STAMP THIS OUT

Busi­ness­man’s anger as stamp fraud costs him

Wishaw Press - - FRONT PAGE - Strat­ton Wil­liams

A Wishaw busi­ness­man has been hit hard in the pocket after a shop­keeper in the town sold him fake stamps.

The man bought £70 worth of first class stamps from Life­style Ex­press on Main Street.

“I used some of them to send out in­voices to clients for work I had car­ried out,” said the busi­ness owner, who did not wish to be named.

“But I started to won­der what had hap­pened when the money I ex­pected didn’t come in.

“It was only when a client I knew well came in and told me he had to go to the post de­pot in Nether­ton to col­lect the let­ter be­cause it had been marked as un­paid due to coun­ter­feit stamp­ing that I re­alised some­thing was wrong.

“What made it worse, was that the cus­tomer had to pay a £2 sur­charge to get the let­ter from Royal Mail.”

The man also be­lieves that his busi­ness has suf­fered as a re­sult.

He said: “I think a lot of peo­ple would not have gone to the de­pot to col­lect the let­ter be­cause they sus­pect it is junk mail and be­cause they would have to pay a sur­charge to get it.”

And he warned the public to be aware of what can hap­pen when they are mak­ing pur­chases.

“I mean, who would ever think that Royal Mail stamps are fake?” he said.

The busi­ness­man claims that Royal Mail told him that there are thou­sands of fakes in cir­cu­la­tion and they are look­ing into the mat­ter.

When the Wishaw Press called at Life­style Ex­press, the owner, Us­man Hameed, ini­tially claimed that he did not sell stamps and had never sold stamps.

But he then quickly changed his po­si­tion and in­sisted he al­ways bought the stamps he sold from rep­utable out­lets.

When pressed, he then con­ceded that he had bought some from a man who came into his shop.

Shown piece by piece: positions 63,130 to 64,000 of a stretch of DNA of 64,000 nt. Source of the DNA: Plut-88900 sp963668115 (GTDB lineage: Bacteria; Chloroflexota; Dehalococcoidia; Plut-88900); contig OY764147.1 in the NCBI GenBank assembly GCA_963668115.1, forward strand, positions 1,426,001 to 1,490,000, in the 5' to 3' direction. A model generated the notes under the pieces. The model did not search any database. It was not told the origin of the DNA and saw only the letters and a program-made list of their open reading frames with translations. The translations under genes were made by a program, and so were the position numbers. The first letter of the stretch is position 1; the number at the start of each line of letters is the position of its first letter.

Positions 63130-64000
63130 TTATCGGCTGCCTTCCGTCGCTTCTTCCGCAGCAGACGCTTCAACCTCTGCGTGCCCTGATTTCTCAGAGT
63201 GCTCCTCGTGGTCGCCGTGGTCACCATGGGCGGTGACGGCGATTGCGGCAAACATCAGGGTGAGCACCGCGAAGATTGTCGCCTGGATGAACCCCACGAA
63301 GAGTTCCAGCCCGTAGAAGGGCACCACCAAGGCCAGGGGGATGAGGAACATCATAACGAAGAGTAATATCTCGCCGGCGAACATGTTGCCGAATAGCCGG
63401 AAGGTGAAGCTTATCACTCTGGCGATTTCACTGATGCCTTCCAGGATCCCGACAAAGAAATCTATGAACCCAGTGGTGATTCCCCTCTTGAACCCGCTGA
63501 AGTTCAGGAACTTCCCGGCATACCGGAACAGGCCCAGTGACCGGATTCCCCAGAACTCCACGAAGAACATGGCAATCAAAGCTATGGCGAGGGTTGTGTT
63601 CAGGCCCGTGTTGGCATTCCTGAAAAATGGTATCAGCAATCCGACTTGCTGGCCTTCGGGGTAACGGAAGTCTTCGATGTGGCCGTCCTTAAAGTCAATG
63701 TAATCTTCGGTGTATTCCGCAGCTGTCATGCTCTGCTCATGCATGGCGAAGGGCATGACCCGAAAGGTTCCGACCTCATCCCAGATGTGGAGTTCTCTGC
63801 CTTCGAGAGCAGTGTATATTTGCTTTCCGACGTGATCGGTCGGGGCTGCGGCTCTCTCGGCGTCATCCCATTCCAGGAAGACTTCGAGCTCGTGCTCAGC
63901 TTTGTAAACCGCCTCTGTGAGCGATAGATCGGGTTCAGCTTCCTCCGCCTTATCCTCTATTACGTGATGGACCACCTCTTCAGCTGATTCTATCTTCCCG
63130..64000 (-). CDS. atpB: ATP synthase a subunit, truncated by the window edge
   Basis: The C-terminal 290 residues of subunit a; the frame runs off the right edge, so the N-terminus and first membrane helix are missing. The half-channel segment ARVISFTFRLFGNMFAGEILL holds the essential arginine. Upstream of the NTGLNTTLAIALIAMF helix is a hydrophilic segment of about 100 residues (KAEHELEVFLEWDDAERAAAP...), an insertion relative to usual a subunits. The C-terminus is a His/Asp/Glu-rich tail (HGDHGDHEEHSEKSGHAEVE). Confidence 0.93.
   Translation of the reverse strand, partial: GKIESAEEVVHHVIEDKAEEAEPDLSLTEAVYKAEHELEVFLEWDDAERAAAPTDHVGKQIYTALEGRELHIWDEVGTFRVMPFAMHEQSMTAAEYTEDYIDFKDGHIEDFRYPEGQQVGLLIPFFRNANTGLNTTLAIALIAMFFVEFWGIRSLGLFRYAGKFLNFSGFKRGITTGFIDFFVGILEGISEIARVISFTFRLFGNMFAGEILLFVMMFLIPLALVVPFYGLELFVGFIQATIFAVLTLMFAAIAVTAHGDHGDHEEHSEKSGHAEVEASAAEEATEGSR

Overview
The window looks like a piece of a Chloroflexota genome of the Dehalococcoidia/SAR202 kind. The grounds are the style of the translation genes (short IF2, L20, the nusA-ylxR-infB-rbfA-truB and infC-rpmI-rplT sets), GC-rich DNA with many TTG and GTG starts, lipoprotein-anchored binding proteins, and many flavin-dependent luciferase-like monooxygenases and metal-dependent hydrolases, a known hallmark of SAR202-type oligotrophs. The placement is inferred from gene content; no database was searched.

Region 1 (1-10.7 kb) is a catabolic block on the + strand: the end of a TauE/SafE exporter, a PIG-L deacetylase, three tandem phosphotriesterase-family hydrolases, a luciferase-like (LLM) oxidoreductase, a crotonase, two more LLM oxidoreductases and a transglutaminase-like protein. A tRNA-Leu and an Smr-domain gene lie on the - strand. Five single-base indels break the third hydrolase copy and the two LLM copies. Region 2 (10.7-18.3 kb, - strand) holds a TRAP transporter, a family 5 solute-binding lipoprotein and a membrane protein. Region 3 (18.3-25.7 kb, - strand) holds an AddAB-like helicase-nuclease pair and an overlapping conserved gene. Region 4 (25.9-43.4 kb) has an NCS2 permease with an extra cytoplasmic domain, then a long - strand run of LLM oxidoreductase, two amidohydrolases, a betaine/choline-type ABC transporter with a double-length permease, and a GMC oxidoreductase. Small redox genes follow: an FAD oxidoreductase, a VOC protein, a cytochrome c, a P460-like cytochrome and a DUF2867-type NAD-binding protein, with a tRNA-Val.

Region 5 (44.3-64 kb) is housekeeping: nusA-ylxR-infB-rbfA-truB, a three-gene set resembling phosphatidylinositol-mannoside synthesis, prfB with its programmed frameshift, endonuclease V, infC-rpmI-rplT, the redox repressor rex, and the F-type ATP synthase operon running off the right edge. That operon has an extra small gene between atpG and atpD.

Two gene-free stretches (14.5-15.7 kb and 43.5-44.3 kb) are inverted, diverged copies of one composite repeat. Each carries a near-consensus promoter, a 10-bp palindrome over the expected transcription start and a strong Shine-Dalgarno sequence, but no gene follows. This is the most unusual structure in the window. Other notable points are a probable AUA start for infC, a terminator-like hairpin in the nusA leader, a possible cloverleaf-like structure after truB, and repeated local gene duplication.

“It’s a mys­tery to me how this has hap­pened but I think if any I sold were fake, then that may be the source of them,” added Mr Hameed, 32.

The shop owner also went on to apol­o­gise for any in­con­ve­nience he had caused.

“I clearly did not know, or have any rea­son to sus­pect, any stamps were fake but I am ex­tremely sorry if any­body had trou­ble be­cause of it,” he said.

A Royal Mail spokesper­son said: “Royal Mail rec­om­mends that cus­tomers al­ways buy their stamps from rep­utable Royal Mail ap­proved out­lets.

“If in doubt, stamps are avail­able in Post Of­fices through­out the UK and on­line at www.royal­mail.com.

“Our se­cu­rity fea­tures in­clude: die cuts within the body of the stamps; the words ‘Royal Mail’ printed in a spe­cial ink across the sur­face of the stamp and wider oval per­fo­ra­tions along both sides, close to the base of the stamp.

“We also have bands of phos­phor printed on the stamp for op­er­a­tional rea­sons and these are dif­fi­cult to coun­ter­feit.

“Royal Mail takes any at­tempt to de­fraud it ex­tremely se­ri­ously and will ac­tively in­ves­ti­gate to find the source of the coun­ter­feit stamps.

“If in doubt al­ways report any sus­pi­cious stamps to Royal Mail Cus­tomer Ser­vices for us to in­ves­ti­gate.”

Dodgy A book of fake stamps and, above, one of the let­ter re­jected by the Royal Mail

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